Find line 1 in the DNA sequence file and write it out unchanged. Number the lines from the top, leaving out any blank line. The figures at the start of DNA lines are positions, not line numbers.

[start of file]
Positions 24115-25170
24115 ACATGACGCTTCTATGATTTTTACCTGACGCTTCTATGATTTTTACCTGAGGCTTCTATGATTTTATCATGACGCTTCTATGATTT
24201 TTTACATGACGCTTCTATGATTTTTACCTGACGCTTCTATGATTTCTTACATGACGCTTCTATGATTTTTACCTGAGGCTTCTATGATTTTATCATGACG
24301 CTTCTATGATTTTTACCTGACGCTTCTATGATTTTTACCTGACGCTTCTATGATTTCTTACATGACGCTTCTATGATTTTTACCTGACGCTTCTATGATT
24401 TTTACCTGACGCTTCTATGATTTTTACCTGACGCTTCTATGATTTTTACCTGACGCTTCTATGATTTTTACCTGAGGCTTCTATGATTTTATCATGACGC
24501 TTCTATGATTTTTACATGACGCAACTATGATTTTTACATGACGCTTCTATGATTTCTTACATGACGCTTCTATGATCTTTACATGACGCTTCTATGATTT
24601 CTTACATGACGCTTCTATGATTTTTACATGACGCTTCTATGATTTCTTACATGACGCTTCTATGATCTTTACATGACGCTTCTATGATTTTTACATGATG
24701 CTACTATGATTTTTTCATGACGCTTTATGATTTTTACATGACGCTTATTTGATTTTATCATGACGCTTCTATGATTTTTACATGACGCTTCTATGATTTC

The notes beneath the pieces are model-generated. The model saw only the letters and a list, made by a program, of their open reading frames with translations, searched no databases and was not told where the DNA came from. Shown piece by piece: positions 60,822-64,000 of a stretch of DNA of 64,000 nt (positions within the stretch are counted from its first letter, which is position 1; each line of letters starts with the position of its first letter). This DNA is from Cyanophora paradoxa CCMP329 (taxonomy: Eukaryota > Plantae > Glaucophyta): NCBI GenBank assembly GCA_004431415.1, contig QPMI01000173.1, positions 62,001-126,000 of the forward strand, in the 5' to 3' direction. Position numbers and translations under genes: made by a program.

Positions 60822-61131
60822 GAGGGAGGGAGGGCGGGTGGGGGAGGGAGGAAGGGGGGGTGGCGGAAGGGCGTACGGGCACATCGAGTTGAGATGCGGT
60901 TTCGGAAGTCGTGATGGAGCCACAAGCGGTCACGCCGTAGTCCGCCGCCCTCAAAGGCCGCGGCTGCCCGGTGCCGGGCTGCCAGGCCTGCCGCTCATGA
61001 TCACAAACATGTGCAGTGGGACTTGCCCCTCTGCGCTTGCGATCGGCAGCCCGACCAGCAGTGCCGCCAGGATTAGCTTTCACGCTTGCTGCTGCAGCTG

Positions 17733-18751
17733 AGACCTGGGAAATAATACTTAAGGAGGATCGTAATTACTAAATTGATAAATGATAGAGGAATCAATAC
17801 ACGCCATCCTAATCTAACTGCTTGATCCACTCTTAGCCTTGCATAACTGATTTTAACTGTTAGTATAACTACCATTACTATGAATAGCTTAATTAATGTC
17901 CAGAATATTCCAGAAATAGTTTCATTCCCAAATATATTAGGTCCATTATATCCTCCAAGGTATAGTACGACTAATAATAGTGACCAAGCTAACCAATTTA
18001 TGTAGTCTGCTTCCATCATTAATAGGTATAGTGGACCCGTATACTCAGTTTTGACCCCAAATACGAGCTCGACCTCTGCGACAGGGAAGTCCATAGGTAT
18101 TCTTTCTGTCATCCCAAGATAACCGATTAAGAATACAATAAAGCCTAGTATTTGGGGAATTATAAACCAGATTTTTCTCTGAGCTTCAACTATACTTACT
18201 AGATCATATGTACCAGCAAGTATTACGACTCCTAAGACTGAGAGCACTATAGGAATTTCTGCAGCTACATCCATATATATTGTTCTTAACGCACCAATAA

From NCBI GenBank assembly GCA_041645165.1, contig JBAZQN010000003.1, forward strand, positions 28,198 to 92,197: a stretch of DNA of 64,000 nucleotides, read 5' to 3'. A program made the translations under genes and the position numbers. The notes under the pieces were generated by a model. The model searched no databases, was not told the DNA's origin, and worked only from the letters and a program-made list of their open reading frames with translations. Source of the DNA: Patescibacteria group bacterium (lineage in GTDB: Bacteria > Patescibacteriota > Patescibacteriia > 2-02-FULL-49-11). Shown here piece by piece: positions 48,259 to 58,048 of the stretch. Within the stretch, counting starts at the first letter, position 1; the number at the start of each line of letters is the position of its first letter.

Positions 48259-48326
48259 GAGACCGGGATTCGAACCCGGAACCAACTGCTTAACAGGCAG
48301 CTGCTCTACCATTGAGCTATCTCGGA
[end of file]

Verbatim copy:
Positions 24115-25170